Let's revisit the semantics of LRVM and what it does. So this is a time axis, the application when it calls the begin transaction primitive of LRVN. What LRVN does is it says, okay, the application is going to modify some portion of the memory. So let me create a memory copy of the old contents of the portion of the memory that this transaction is going to modify. And that's what is called the in-memory undo record of LRVM. In the body of the transaction the program is doing normal program writes and they are going into the memory. No problem with that because LRVM has the undo record already stashed away. So all of these are writes to normal memory and there is no interaction with LRVM during this portion of the transaction code. Then the application reaches the end transaction, makes the end transaction call to LRVM. At that point, LRVM is going to write a redo record onto the disk when the transaction commits, because end transaction is synonymous with commiting, so far as LRVM is concerned. And therefore, at this point, the changes that have been made to virtual memory are written out as a redo log record and forced to the disk by LRVM. We know disk I/O is slow and the more you do it, the slower will be the subsystem that is using these LRVM primitives, and that's why LRVM provides the no-flush option in transaction call, which allows an applicaiton to tell LRVM write it out to the disc but don't stop me from progressing further in my computation. In other words, the applicaiton is hoping that there won't be any failures that will result in all the changes that it recorded in memory not being forced to the disc. So the LRVM is going to write out the redo log as the background activity and the hope is that there won't be any system crash during the time that it takes for it to do. And this is what we called as the window of vulnerability when we talked about LRVM. So what the no flash option does is to increase the vulnerability of the system to power failures in favor of performance. And that's a calculated risk an application developer is taking if they specify no-flush optimization in the end transaction. So, on the other hand, if you are conservative then what you would do is you let the end transaction have the normal transaction semantic ,which to say that adding transaction force the write of the log into the disc to ensure that the log segment has been commmited to the disc. And only then allow the application to proceed further. And at this point, at the commit point, the other thing that LRVM would do is, in addition to forcing the log record to the disc, it will also get rid of the undo record because the undo record is no longer needed for this transaction since the transaction was successfully committed. And we know as a background activity what LRVM does is to update the original data segments with the changes that have been recorded in the redo logs because, as you recall, the data segment contains a persistent data which are being brought into memory and modified during this transaction. And those changes had to be eventually persistent. Right now, they're sitting in the redo log records and what the log truncation part of the elarvian library does is to read the redo log records and apply them to the data segment and get rid of the redo logs. So this is the log truncation or clean-up of the disk space that is done periodically by LRVM. Because in the absence of crashes you have to make sure that you clean up the disk every once in a while. So the upshot of LRVM implementation is there are three copies of the VM space, done by LRVM to manage persistence for recoverable objects. Of course, it optimizes log force by dealing them at transaction endpoint. But in implementing LRVM one of the biggest sources of vulnerability is power failure. Because if you, in fact, use at optimization to defer writing out the log record to the permanent storage, then all the work that you did in this transaction may actually be wasted if in fact there is a power failure before the log force happens. Now what does providing a battery-backed DRAM give you?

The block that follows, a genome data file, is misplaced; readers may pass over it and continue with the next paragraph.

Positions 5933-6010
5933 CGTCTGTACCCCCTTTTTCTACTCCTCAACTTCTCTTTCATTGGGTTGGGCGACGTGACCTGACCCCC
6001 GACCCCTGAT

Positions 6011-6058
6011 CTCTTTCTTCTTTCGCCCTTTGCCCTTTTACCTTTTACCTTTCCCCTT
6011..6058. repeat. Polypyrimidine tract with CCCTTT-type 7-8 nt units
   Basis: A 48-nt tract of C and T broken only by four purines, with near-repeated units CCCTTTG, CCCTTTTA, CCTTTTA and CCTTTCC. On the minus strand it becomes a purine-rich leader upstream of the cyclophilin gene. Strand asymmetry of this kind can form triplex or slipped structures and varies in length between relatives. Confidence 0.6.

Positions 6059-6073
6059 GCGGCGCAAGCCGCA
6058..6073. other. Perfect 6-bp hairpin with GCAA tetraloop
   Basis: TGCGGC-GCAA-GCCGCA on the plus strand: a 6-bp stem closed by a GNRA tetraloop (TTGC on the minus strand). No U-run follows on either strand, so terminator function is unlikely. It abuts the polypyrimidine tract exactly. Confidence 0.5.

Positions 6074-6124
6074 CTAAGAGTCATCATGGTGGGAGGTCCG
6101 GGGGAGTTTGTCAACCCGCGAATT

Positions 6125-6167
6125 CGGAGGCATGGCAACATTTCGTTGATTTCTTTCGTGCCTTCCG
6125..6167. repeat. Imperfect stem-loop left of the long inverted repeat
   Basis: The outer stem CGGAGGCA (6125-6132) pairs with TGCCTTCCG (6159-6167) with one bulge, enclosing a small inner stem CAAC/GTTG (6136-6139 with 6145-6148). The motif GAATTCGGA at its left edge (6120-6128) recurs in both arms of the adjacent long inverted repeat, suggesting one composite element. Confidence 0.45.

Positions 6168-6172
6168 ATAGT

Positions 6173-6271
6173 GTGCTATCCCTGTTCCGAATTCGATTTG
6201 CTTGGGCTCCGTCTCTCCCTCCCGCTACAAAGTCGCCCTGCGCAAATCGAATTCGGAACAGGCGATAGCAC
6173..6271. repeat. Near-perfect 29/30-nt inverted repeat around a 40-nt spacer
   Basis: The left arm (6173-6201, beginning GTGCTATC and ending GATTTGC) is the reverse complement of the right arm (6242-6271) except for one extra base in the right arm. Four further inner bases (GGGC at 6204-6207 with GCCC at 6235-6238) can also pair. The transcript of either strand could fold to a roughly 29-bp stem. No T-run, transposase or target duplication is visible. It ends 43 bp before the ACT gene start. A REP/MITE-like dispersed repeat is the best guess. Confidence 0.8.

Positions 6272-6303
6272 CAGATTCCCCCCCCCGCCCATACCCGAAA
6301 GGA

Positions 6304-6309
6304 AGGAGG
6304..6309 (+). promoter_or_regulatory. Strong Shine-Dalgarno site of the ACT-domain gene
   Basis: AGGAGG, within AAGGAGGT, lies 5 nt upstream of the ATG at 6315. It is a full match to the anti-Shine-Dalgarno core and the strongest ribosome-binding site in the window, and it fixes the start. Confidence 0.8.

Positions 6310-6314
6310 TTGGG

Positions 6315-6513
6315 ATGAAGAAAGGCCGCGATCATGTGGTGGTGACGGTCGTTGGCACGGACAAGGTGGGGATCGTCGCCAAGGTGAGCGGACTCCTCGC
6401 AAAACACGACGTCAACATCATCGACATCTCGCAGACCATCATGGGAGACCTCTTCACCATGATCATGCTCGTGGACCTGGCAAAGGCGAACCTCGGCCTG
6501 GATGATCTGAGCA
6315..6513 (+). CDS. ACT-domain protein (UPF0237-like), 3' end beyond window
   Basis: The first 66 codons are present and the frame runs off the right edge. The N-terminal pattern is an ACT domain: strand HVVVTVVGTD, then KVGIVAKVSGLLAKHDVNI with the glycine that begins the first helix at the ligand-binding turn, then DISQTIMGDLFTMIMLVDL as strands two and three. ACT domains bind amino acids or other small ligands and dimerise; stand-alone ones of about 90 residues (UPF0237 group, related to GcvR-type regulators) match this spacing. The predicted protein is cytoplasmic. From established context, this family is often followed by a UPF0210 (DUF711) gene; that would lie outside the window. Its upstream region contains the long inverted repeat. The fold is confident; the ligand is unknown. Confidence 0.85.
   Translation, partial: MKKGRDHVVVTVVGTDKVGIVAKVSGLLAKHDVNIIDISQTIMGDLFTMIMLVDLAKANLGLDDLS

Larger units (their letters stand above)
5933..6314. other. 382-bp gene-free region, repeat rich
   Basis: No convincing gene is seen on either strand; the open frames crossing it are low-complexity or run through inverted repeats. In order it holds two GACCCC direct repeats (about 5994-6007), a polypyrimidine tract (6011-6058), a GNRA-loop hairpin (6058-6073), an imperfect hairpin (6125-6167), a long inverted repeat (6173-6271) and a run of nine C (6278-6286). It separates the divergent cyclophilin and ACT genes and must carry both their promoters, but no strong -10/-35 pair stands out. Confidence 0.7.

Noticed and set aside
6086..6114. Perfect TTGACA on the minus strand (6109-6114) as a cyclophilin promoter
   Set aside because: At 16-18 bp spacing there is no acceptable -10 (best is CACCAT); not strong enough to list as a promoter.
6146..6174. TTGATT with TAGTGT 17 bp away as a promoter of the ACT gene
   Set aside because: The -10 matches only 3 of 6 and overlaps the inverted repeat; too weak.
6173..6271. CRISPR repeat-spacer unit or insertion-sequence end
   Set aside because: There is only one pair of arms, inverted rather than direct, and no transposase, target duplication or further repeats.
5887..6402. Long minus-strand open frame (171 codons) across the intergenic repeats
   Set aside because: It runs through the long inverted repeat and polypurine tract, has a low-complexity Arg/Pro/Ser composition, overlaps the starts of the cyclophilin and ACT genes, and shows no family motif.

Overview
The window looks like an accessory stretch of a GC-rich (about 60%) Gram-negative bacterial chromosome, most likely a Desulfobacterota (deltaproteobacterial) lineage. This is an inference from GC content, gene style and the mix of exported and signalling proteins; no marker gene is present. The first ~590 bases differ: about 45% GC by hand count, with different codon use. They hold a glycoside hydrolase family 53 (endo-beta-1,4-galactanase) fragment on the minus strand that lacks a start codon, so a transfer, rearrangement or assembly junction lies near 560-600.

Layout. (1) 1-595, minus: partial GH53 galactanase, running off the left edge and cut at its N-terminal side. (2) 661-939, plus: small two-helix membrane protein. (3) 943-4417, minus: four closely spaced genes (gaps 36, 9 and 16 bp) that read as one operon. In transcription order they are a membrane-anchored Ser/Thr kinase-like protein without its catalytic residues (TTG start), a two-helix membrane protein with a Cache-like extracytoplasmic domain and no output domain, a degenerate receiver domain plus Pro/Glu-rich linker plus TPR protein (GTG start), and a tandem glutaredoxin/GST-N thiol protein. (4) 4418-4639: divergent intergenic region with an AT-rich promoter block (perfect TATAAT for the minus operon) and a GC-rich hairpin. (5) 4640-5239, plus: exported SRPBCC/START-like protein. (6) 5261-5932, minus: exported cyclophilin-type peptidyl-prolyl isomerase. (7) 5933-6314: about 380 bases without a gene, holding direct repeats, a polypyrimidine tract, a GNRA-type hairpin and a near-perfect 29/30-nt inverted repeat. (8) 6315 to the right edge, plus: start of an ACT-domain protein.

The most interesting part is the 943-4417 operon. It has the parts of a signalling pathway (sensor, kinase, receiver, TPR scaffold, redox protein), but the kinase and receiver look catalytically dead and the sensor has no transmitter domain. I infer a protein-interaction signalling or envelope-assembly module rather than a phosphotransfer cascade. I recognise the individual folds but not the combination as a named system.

Before we talk about how we can implement RVM efficiently with a back to back DRAM. Let's first understand how we can use a back to back to DRAM to implement a persistent file cache. What we mean by that is, typically file systems use a file cache to hold data that is brought from the disk for efficiency of manipulation by programs or anything on the processor. And when we say it's a persistent file cache, what we're saying is, even if there is power failure, the contents of this file cache is still available when the power comes back up again. And in order to achieve that, what we're going to do is, we're going to string a UPS power supply, to back this file cache, which is implemented in DRAM. So the contents of the file cache never goes away. And we also postulate that, there is VM, a virtual memory protection. That have been built in to the operating system to prevent operating system errors such as wild writes to the file cache during software crash or power failure. Now there are two ways to use the Rio file cache. One is, when a process does file writes, actually they are writing to the in memory copy of the file. Typically operating system buffers the rights that you do to files in DRAM and then write them out to the disk in opportune moments later on. And now if these file rights go to the file cache which is battery backed then you make sure that these file writes are persistent. Normally if an application wants to make sure that when it writes a file, the contents of the file is immediately forced disk, the application will have to do an Fsync call in a Unix system, for instance. But if we have this battery-backed file cache, the application can simply do normal file writes and don't worry about doing an fsync, because writing to the file writes to the file cache, and the file cache is persistent by definition, because it is battery-backed. And similarly, another common operation that is done is Unix allows files to be mmaped, that is mapped into memory. And if an application maps a file into memory and writes to that file using normal program writes, those normal program writes become persistent because these rights are backed by the file cache. And the file cache is battery-backed, and therefore normal program writes becomes persistent also. So with the Rio file cache that is battery-backed, what we get is that file writes by a process as well as normal program writes to memory mapped files become persistent by definition. In the absence of this facility of a persistent file cache. If an application were to mmap a file, and write to that using normal program rights, then it will have to do what is called an msync call, in order to make sure that writes that it did to virtual memory actually get persisted on the disk. But with a file cache, real file cache that is persistent, there is no need to do that, because by definition, we are saying, any rights that get into this file cache, will persist. In other words, the contents of the file cache, will survive power failures. So if there is a system crash, whether it is a power failure or software crash, the file cache data, in memory, is going to be written onto the disk for recovery. And so the upshot is no synchronous rights are needed to the disk any more. It also means that writeback of files written to by an application can be arbitrarily delayed. What that means from the file system perspective is that if the lifetime of files is very short then those files go away. And so you don't have to write it to the disk in the first place. And this is common in compilation process for instance a number of temporary files are created. And those files live in the file cache for a short amount of time and when the compilation process is complete, those files are deleted so you never have to write those files to the disk. So that's a good thing about having this idea of a persistent file cache. Now let's look at how we can use RIO to implement RVM. So we've got this persistent file cache and we're going to ask the question, if we have this persistent file cache, how can we optimize the implementation of a reliable virtual memory?